“Online payment companies like banks or PayPal aren’t a great solution [for campaigns],” said David Nickerson, a political science professor at Temple University who worked in analytics for President Barack Obama’s 2012 campaign. “They’re not set up to be compliant with [Federal Election Commission] regulations.”

Collecting money online also saved campaigns time. Before, the process involved sifting through names, addresses and the like to make sure a person who cut a check was eligible to donate. But the online platform allowed donation data to be exported easily for use in campaign finance filings. “It makes what was a painstaking task for many dozens of people something that can be done by a dozen people,” Nickerson said.

Charging 4 percent on every transaction, ActBlue was also affordable for campaigns, another feature that helped its rise to prominence.

In the 2006 midterm election cycle, ActBlue raised $17 million for Democratic candidates, according to the Boston Globe and before long, it had become something of a de-facto online fundraising tool for Democrats. Today, what started as a platform for national candidates has expanded to help state and local candidates raise money, too. In fact, if  you’ve donated money to a Democratic candidate through an email or campaign website this election cycle, there’s a good chance that money went through ActBlue.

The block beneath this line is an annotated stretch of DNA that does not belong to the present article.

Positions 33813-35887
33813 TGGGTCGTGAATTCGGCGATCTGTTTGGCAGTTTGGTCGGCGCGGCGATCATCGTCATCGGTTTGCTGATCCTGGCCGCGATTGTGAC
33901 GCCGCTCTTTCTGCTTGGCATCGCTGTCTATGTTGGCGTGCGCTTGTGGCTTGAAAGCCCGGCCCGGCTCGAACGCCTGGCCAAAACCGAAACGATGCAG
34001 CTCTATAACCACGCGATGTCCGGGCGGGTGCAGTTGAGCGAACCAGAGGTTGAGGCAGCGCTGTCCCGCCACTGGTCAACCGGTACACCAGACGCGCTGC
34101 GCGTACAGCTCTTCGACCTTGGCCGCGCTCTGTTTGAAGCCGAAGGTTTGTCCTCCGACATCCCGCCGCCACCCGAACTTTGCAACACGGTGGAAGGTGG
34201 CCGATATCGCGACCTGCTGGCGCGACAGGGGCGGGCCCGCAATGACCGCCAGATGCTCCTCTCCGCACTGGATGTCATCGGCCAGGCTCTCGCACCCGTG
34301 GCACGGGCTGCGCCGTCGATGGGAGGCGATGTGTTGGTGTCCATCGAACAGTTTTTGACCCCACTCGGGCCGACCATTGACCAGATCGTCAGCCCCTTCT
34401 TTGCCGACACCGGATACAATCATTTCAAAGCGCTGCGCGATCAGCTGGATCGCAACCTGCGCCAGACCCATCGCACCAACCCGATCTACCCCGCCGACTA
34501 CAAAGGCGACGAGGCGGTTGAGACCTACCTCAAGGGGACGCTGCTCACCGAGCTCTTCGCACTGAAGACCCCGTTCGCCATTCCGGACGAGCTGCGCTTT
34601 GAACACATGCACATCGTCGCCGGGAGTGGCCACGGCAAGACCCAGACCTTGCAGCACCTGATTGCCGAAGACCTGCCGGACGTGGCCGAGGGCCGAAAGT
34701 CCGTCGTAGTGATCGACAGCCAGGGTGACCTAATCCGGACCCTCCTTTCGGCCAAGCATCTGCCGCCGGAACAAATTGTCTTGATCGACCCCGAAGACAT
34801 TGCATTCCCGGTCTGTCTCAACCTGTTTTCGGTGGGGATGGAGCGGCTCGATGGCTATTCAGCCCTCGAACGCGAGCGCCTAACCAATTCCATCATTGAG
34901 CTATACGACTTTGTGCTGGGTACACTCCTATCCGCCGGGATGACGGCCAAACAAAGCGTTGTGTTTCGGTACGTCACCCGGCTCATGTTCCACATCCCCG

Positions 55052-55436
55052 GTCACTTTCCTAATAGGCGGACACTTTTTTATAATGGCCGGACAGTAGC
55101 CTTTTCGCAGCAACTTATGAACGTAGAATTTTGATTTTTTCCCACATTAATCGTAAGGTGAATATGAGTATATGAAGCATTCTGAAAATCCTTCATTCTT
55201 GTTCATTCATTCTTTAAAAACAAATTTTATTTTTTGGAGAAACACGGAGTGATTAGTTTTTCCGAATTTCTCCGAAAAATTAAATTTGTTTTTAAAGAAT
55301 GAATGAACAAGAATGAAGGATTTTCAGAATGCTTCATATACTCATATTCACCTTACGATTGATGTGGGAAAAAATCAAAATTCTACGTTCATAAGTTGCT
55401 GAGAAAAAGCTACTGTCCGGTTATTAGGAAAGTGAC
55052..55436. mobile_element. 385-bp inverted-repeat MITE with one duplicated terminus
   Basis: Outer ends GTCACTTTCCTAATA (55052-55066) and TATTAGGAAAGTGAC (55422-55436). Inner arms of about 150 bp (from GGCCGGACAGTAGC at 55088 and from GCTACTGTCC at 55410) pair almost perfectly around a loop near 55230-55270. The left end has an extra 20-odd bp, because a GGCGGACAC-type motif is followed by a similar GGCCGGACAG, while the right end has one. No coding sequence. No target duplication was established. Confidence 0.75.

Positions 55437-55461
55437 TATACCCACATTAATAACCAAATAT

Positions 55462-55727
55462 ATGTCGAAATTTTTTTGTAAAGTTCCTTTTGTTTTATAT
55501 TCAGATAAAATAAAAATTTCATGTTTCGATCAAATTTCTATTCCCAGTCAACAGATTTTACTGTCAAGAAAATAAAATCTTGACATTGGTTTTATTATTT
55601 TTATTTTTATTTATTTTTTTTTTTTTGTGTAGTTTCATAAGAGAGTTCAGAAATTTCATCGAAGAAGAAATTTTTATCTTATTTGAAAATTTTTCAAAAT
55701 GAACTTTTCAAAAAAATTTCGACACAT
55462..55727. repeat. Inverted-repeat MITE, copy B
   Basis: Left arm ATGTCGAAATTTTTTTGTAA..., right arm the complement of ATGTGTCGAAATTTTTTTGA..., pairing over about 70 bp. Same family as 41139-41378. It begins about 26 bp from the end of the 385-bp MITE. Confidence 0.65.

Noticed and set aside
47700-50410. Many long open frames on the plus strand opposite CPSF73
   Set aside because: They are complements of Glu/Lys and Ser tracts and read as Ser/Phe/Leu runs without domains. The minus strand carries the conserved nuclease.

Over time, the platform has added features to make it even easier for politicians to raise money: It helps candidates test the effectiveness of different fundraising pitches: Should you make buttons to donate $5, $100 or $200? Or $25, $50 and $100? And it allows donors to save their information so they can donate with very few clicks after they’ve set up an account.

This election cycle, ActBlue has so far helped Democrats and progressive causes raise more than $1 billion, a record, said Caleb Cade, a spokesman for ActBlue. The organization expects to raise $1.5 billion — double its 2016 haul — by the end of the year.

An online edge?

Some say ActBlue offers a big advantage for Democrats. Cade said grassroots fundraising was one reason Democratic candidate Danny O’Connor could compete with Republican Troy Balderson in a recent Ohio special election in a congressional district that had gone for President Donald Trump by a large margin. Balderson ultimately won by a narrow margin.